While I haven't got an egg yet (wish I was as lucky as you!) There are a couple things I would be very careful of before the pull.
1. Get the trailer out in the open and look at the tires
. Cracked, checked, tread-worn? You may want to head to the nearest tire shop before hitting the freeway if you're going to need new ones soon anyway.
2. Light/brake connector - 7 pin? (electric brakes) 4 pin? (no brakes). Be sure you have the same hookups on your tow vehicle. If not, you will be going home without either brakes
, regardless of whether they work or not.
. Check them before hitting the road. If your tow vehicle is rated for the trailer weight
, you may be able to stop the trailer without them working, but you will need to brake differently with a load behind you, and will need more space if the brakes
aren't working. In my case I would treat this the same as the tires. You'll need to get it fixed eventually, might as well schedule it in before hitting the highway.
. Bring spare bulbs. Bring a current tester. Bring some wire. Every trailer I have bought had wiring issues and lights that either didn't work, or worked wrong. Grounds in trailers are notorious for failing.
5. Coupler lock-down. I'll bet you fifty-bucks that the guy selling it doesn't have a pin to hold the coupler down and latched in place. $2.00 at a hardware store. Get a spare for when you drop yours and can't find it. Alternative solutions include a padlock, nut and bolt, or in an absolute emergency a length of wire.
6. Safety Chains. The ones on it may be the perfect length. Then again they may be old, rusted, and 2" too short. Bring a length of chain just in case. Put one of those "missing links" on it - the ones that screw shut since the seller will have lost his long ago.
7. Basic mechanics tools. bring a socket set and a toolbox with a handful of wrenches in it. Throw in a crowbar, vise grips, tire iron, and adjustable wrench. You shouldn't need these, but if you do...
Before you leave be prepared for one of 2 eventualities... seized brakes or seized wheel bearings. Most of the time as soon as you start moving the bearings and brakes will turn freely, but sometimes they can be beligerent. Be ready to take the wheels off and use a johnson bar to break the bond. If you have a helper along, ask them to watch th etires for a couple rotations and tell you if they aren't turning, or if they are making noises that sound unhealthy.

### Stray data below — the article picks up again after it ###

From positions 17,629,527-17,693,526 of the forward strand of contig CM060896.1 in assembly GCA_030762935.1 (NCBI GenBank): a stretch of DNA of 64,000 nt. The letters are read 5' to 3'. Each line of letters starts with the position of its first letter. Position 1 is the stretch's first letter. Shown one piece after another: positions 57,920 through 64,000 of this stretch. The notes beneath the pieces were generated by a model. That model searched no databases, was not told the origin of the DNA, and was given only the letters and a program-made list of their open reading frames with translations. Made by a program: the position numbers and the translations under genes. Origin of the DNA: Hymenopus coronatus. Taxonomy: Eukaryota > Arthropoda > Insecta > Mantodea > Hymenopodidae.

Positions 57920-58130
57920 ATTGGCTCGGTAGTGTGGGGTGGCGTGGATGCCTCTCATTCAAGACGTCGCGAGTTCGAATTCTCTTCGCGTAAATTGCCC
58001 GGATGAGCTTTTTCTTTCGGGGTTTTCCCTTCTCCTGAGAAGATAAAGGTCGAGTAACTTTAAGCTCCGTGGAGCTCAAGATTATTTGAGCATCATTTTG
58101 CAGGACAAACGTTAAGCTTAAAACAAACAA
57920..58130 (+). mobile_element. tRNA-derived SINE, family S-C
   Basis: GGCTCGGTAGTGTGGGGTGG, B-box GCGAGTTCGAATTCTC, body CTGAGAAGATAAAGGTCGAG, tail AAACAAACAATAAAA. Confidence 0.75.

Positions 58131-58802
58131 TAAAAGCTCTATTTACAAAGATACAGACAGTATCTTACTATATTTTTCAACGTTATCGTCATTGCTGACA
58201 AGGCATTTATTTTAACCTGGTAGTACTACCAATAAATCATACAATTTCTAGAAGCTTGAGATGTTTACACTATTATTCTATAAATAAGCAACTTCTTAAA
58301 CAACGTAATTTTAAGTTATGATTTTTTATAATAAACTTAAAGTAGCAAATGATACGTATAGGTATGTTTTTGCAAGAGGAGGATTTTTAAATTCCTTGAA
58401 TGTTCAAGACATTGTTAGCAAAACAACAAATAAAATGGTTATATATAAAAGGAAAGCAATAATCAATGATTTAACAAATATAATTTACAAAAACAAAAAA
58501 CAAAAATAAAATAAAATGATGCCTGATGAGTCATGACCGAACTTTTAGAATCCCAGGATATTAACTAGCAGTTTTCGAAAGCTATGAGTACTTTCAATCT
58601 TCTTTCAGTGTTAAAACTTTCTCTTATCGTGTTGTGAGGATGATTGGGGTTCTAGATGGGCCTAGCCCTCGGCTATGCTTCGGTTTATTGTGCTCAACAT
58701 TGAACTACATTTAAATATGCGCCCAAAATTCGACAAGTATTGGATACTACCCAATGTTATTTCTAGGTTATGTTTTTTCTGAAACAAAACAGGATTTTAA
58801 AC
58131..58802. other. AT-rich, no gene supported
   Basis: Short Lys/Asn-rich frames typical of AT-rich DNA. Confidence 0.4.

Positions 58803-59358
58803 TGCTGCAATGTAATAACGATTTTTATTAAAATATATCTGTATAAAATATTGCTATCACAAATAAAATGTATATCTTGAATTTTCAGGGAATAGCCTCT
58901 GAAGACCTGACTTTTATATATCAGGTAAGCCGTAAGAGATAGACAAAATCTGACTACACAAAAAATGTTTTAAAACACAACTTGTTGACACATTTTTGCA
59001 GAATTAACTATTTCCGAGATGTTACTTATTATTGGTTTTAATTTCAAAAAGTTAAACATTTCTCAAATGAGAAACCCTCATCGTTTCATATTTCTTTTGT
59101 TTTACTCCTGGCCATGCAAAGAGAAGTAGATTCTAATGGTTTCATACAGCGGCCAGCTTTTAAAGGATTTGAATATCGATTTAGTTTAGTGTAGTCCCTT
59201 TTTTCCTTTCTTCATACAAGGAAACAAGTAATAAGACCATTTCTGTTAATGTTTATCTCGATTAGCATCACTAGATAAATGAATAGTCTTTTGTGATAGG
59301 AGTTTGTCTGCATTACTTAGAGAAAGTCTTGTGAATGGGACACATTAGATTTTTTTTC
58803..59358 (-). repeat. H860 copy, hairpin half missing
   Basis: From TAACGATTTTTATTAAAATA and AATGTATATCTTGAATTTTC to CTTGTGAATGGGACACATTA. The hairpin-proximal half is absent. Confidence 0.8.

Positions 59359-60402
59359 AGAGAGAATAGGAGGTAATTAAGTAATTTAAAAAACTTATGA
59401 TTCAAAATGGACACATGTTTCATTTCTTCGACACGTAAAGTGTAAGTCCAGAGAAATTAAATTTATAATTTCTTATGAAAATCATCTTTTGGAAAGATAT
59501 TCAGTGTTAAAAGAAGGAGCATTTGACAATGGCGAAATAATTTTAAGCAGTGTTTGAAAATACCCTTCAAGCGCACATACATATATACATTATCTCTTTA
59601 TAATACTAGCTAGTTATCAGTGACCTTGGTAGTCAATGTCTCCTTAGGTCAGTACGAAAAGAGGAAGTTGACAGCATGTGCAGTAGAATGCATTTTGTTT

After about 10 minutes of driving, check how the bearings are doing. Just pull over and see if they feel hot. While having a seized bearing before leaving would be bad, having one seize up on the highway is worse. If you stop to have the tires/brakes fixed, you should really think about having them grease the bearings at the same time. Its an easy job you can do yourself later on, but for this first time, in unfamiliar territory, I would pay someone to do it.
Before pulling away, look inside the trailer for anything that hasn't been secured. Its easier to remove a teapot in one piece than 20.
More than likely most of this won't be a problem, but its better to go prepared than to find yourself on the side of the road getting a ticket for you non-functional lights while your wheels glow cherry red and the tires go flat.
Now this last item, I hope someone else chimes in on. I was reading a log of someone who rebuilt an egg. In removing the egg from the frame they found that the 2 main bolts that held the egg in place had rusted loose. All that was holding the camper was a handful of small screws. You may want to look under the trailer to see what is holding the FG portion onto the steel portion. As I said in the beginning, I have little experience with the FG trailers, so I can't give real insight, but I would be checking this before getting on the road.
I need to get a job driving for UPS so I can spot these deals...